Measuring and pre-drilling for the lag bolt installation with the iron brackets. This adds considerable sturdiness to the gate, in addition, it makes it more aesthetically pleasing. Once this is complete I can assemble the remaining portions of the gate framing.
Assembling the framing of the gate using angle iron. Using a screw gun makes the job a whole lot easier!
While Ranger waits to play a game of football, I begin to install the cedar slats onto the gate. I have laid it out to match or align with the existing fence that we just constructed. Again, it is important to pre-drill the screw holes to prevent the wood from splitting. Once the cedar slats are screwed into place, I will measure, cut and install the wire messing to match the design of the fence. I will utilize 1″ u-shaped nail fasteners to secure the wiring to the wood framing, and as you can see, I then install the cedar around the perimeter, covering the edges of the wiring.
Fence Gate Installation
Using wood blocks to achieve the desired height (to match the existing fence), I measure and pre-drill the hole for the hinge and latch lag bolts. Once this is complete I secure the hinges and latch with 2 1/2″ black lag bolts as shown above. Choosing an appropriate height, I also pre-drill and install a gate handle.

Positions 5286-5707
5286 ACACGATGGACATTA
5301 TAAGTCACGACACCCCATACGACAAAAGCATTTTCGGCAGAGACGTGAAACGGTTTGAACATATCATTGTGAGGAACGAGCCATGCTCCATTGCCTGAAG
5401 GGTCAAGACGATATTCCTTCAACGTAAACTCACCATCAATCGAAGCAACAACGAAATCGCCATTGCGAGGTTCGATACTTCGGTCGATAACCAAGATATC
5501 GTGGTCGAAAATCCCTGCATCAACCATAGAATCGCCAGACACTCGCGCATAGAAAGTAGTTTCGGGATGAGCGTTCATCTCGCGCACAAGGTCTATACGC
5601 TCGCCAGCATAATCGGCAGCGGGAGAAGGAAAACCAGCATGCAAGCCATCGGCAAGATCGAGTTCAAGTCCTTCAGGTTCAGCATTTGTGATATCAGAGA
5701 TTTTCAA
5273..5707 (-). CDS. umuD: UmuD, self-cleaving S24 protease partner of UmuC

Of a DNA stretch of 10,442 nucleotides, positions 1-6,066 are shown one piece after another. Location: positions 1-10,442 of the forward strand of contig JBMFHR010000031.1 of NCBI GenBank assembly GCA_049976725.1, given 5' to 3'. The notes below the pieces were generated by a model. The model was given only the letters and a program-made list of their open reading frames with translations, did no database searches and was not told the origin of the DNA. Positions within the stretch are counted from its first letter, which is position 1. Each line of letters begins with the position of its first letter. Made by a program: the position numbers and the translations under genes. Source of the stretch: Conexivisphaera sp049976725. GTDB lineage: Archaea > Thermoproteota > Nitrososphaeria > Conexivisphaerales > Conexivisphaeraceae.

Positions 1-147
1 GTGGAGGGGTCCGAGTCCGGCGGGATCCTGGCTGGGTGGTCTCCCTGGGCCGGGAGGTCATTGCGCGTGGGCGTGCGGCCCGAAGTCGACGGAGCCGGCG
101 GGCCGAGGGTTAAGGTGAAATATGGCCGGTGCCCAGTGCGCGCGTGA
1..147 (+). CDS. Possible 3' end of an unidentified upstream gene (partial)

To finish the fence and surrounding area off, I have laid a thick covering of mess grass and weed preventing material covered in a heavy layer of brown bark. And as you can see, I have set in some paver steps leading up to the gate and pool area. This has left what was once hard, weed infested soil with a nice clean and finished look.
The finished product! It is good and sturdy and will undoubtedly withstand years of use. Over time, a year or two I think, the cedar will begin to turn gray in color taking on an even more rustic look. In my opinion, this will only add to the aesthetics of the fence. If however, it is your taste to keep the lighter, yellow nature of the fencing, then you might consider spaying the wood with a good quality exterior wood sealer. To preserve this look long term, it is likely that you will have to treat the fencing each and every year with wood sealer.
I hope you have found this tutorial helpful, it my goal to not only relay the basics of building things, but to also, hopefully, help to inspire you to be creative, to try new and interesting ideas and concepts…to be original and to build things to your own tastes. Your feedback and comments are always very much appreciated
Jessie is a skilled craftsman & DIY expert – with years of general contracting and real estate development experience, Jessie founded LetsFixItUp.com as an authoritative resource for home renovation, design and DIY projects.